Written by Sean McPheat |
13 September, 2012
Sales training 101 teaches that you must always maintain eye contact with the prospect during a sales interaction. While this is essentially true, it is not literal. In fact, there are three times during the sale when you do NOT want to look the prospect in the eyes.
Eye-to-eye contact is usually a good thing, helping you to gain trust and develop rapport and helping you to listen more effectively. However, there are a few times in the sale when you deliberately should not look directly at the prospect.
#1 – Showing or Demonstrating a Psychical Product
Whether you are selling and showing an automobile, a computer, a television, a piece of furniture, or a twin engine Learjet, when you are showing or demonstrating a tangible product, your eyes should be focused on the product and not the prospect. As you show the buyer the product, your eyes should relish at the sight of the greatest thing the world and you have ever seen. Glue your eyes to the product as your facial expressions show your delight.
If you focus your eyes on the prospect while showing your product, it forces the prospect to look back at you instead of the merchandise. You need to focus on the prize and that will direct the prospect to do the same. Of course, you will glance toward the prospect for confirmation and feedback often. However, concentrate your focus on the item and gaze upon it as if it is the greatest thing you have ever seen.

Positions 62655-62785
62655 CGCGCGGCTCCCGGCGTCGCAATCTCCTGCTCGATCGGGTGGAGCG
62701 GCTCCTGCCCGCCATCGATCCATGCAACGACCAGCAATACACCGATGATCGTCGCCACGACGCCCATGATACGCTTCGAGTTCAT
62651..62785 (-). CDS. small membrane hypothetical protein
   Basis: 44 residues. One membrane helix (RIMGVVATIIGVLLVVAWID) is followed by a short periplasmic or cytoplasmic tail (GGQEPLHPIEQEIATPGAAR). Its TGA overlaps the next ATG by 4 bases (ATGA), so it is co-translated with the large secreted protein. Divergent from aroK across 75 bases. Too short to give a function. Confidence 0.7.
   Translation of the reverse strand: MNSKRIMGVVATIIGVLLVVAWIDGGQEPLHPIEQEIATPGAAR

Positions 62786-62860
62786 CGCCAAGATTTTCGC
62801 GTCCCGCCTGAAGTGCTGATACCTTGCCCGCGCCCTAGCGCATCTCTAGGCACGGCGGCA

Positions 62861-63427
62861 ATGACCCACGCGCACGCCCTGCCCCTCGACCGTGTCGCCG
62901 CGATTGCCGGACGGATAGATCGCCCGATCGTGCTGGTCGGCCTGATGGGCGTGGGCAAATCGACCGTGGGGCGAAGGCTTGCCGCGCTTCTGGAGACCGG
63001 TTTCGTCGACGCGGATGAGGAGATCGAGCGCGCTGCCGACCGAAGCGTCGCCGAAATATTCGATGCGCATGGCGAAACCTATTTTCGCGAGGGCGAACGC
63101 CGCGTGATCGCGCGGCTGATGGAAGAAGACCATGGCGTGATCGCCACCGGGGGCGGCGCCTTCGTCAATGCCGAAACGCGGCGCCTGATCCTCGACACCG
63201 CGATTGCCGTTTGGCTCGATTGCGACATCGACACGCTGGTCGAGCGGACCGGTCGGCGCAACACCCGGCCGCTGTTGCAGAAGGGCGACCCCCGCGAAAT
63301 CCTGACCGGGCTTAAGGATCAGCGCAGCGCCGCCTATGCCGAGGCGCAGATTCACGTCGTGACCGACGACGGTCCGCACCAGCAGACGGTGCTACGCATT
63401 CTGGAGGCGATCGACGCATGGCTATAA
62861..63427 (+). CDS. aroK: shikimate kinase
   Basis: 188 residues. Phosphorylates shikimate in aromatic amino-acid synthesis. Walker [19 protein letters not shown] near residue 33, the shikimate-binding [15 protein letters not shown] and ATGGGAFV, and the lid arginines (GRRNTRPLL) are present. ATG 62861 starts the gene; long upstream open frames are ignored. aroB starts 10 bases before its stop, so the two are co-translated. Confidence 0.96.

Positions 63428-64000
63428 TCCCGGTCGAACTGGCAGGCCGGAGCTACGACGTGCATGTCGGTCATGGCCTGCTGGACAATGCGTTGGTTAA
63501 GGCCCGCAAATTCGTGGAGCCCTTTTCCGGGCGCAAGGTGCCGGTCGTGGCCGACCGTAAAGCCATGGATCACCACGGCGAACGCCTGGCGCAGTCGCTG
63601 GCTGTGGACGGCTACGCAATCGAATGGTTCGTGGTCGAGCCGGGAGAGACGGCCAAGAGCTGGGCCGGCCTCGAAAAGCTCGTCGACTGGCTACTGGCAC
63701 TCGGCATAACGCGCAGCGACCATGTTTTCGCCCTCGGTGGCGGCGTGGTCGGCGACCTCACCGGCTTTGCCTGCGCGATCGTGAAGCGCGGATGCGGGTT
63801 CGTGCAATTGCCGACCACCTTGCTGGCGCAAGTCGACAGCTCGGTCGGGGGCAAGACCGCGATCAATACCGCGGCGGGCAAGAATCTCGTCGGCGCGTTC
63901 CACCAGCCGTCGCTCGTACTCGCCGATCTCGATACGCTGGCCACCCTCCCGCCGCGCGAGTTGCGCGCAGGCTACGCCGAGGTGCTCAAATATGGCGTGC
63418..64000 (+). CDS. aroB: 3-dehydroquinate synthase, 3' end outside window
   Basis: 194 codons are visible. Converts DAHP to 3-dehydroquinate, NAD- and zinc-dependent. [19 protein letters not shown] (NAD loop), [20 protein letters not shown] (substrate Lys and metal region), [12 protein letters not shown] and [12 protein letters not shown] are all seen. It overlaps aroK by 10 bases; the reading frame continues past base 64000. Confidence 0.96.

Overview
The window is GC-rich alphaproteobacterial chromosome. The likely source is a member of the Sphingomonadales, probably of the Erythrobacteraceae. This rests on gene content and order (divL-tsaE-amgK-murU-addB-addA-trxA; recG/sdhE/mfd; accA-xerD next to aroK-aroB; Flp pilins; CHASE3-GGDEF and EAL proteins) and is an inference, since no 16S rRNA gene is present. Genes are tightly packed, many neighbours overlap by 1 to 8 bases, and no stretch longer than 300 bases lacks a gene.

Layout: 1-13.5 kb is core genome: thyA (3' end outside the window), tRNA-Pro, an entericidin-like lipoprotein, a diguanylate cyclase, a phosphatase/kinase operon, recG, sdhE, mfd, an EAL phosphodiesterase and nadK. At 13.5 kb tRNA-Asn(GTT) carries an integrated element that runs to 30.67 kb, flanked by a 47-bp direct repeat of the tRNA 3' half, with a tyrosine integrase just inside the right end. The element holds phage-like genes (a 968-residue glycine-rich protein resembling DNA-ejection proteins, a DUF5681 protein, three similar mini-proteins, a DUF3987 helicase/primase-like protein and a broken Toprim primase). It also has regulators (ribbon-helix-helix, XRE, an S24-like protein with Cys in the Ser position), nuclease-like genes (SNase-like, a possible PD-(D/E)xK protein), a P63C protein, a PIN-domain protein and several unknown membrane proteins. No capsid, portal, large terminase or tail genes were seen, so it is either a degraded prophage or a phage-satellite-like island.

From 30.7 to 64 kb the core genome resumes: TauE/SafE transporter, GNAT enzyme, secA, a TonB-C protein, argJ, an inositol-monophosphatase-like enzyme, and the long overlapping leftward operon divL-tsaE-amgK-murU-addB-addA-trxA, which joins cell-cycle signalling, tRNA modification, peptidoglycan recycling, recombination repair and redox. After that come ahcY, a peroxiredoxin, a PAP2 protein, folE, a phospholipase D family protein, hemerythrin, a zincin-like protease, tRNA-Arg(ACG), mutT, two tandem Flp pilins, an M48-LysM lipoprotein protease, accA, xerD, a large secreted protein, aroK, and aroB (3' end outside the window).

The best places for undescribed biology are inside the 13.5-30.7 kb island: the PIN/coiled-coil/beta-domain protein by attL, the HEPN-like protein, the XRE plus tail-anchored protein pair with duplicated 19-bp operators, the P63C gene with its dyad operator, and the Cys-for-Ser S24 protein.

#2 – Using a Written or Multi Media Presentation
The purpose of a presentation book, pictures, or multi-media in a sales interaction is the powerful message that the combination of stimuli delivers. It is the combination of the prospect hearing your voice in addition to seeing the words in black and white and seeing the images that give the presentation power. Once again, you want the prospect’s attention to be on the material. Focus your eyes on the material and the prospect will do the same.
#3 – Having Multiple Sales People in the Sales Interaction
Whenever there is more than one sales person present during a sales interaction, it is crucial that ONLY the sales person handling the interaction or actually speaking and dealing with the customer be the one who looks the customer in the eyes. To do otherwise is a detrimental sales training mistake that will not only cost you lost sales, but lost sales talent as well.
As an example, you have two sales people in the presentation, one senior who is training the novice. During the sale, the trainee MUST focus his or her eyes on the senior sales person and NOT the customer.
When the trainee continually looks toward the prospect, it forces the prospect to look back at the trainee, consequently taking the focus away from the senior sales person and the presentation. In addition, the prospect is often looking for some reaction from the rookie who does not yet know exactly how to react. When the trainee, of course a little nervous, exhibits some trepidation, the buyer immediately concludes that there is something wrong.
The trainee or other sales person in the interaction should stare at the sales person that is in control and doing the speaking. This will direct the prospect’s attention back to the sales information and eliminate unwarranted problems.
It is not just about eye contact…it is about eye control!